Mastering Topological Sort: A Comprehensive Guide with C Implementation

Learn Topological Sort in detail with step-by-step explanations, pseudo code, and C implementation in this comprehensive guide.

Introduction

Topological Sort is an essential concept in computer science and graph theory, primarily used in scenarios where we need to order tasks or events based on their dependencies. It applies to Directed Acyclic Graphs (DAGs) and provides a linear ordering of vertices such that for every directed edge UVUVUV, vertex UUU comes before VVV in the ordering. This ordering is crucial in various applications, including scheduling tasks, resolving symbol dependencies in linkers, and more. In this blog, we will delve into the intricacies of Topological Sort, explain its algorithms step-by-step, provide pseudo code, and walk you through its implementation in C. By the end of this article, you will have a solid understanding of Topological Sort and its practical applications.

Algorithm Details

There are two primary methods to perform a Topological Sort: using Depth-First Search (DFS) and using Kahn’s Algorithm (BFS). We will cover both methods, explain their logic, and provide pseudo code for each.

DFS-based Topological Sort

This approach leverages the Depth-First Search technique to perform the Topological Sort.

Step-by-Step Explanation

  1. Initialization: Initialize a stack to store the topologically sorted order and a visited array to keep track of visited nodes.
  2. Recursive DFS: Perform DFS on each unvisited node. In the DFS function, mark the current node as visited.
  3. Process Node: For each adjacent vertex of the current node, if it is not visited, recursively call the DFS function.
  4. Push to Stack: Once all adjacent vertices are processed, push the current node onto the stack.
  5. Retrieve Order: After the DFS completes for all nodes, the stack will contain the topologically sorted order.

Pseudo Code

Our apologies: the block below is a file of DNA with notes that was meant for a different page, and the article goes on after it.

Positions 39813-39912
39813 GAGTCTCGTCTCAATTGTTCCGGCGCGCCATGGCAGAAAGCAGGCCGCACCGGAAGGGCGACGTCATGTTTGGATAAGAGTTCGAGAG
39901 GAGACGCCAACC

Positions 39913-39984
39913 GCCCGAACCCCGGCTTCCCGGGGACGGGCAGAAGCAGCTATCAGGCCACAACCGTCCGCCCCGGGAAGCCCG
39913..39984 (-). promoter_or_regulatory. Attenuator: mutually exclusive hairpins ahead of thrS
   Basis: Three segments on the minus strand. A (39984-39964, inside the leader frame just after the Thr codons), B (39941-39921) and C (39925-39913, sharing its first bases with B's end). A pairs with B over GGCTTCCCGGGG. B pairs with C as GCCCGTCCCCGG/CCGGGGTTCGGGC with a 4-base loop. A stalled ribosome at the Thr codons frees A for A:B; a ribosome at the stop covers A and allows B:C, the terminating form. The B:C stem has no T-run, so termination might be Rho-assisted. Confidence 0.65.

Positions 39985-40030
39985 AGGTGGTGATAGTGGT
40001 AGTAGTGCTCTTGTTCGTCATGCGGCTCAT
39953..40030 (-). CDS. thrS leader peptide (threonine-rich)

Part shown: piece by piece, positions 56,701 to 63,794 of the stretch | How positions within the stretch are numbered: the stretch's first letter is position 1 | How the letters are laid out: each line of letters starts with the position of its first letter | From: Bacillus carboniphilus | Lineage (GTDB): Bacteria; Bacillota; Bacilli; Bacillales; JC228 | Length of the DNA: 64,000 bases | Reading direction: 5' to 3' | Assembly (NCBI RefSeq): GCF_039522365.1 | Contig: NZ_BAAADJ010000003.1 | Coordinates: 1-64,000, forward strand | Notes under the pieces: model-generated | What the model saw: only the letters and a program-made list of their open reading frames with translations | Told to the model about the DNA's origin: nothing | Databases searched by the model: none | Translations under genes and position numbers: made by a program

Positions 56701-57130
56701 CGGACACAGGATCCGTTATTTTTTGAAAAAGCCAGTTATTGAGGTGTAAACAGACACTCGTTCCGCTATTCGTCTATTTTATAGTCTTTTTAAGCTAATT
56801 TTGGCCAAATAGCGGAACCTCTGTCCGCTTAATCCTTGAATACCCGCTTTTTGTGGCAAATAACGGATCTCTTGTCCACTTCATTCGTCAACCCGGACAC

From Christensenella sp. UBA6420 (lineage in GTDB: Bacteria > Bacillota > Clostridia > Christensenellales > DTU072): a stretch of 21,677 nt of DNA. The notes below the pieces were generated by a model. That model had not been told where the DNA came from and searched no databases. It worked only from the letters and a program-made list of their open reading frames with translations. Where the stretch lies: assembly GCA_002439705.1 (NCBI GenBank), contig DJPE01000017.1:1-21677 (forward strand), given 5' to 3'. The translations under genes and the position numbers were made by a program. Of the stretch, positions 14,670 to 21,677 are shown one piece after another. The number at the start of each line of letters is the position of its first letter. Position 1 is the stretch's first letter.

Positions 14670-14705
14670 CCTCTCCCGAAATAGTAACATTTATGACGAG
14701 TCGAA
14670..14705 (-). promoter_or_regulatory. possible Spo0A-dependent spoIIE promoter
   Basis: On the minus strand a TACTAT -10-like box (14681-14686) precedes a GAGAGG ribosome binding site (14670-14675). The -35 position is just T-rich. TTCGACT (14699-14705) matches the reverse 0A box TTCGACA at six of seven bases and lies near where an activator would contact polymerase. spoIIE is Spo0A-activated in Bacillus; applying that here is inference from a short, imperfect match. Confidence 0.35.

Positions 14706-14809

function topologicalSort(Graph):
    stack ← empty stack
    visited ← array of false values

    for each vertex in Graph:
        if vertex is not visited:
            DFS(vertex, visited, stack)

    while stack is not empty:
        print(stack.pop())

function DFS(vertex, visited, stack):
    visited[vertex] ← true

    for each neighbor of vertex:
        if neighbor is not visited:
            DFS(neighbor, visited, stack)

    stack.push(vertex)

Kahn’s Algorithm (BFS-based)

Kahn’s Algorithm uses BFS and an in-degree array to perform the Topological Sort.

Step-by-Step Explanation

  1. Calculate In-Degree: Compute the in-degree (number of incoming edges) for each vertex.
  2. Initialize Queue: Initialize a queue and enqueue all vertices with in-degree 0.
  3. Process Queue: While the queue is not empty, dequeue a vertex and add it to the topological order.
  4. Update In-Degree: For each adjacent vertex, reduce its in-degree by 1. If the in-degree becomes 0, enqueue the vertex.
  5. Check for Cycles: If the topological order contains all the vertices, a valid topological sort is found. Otherwise, the graph contains a cycle.

Pseudo Code

function topologicalSort(Graph):
    inDegree ← array of 0s
    queue ← empty queue
    topoOrder ← empty list

    for each vertex in Graph:
        for each neighbor of vertex:
            inDegree[neighbor] += 1

    for each vertex in Graph:
        if inDegree[vertex] == 0:
            queue.enqueue(vertex)

    while queue is not empty:
        vertex ← queue.dequeue()
        topoOrder.append(vertex)

        for each neighbor of vertex:
            inDegree[neighbor] -= 1
            if inDegree[neighbor] == 0:
                queue.enqueue(neighbor)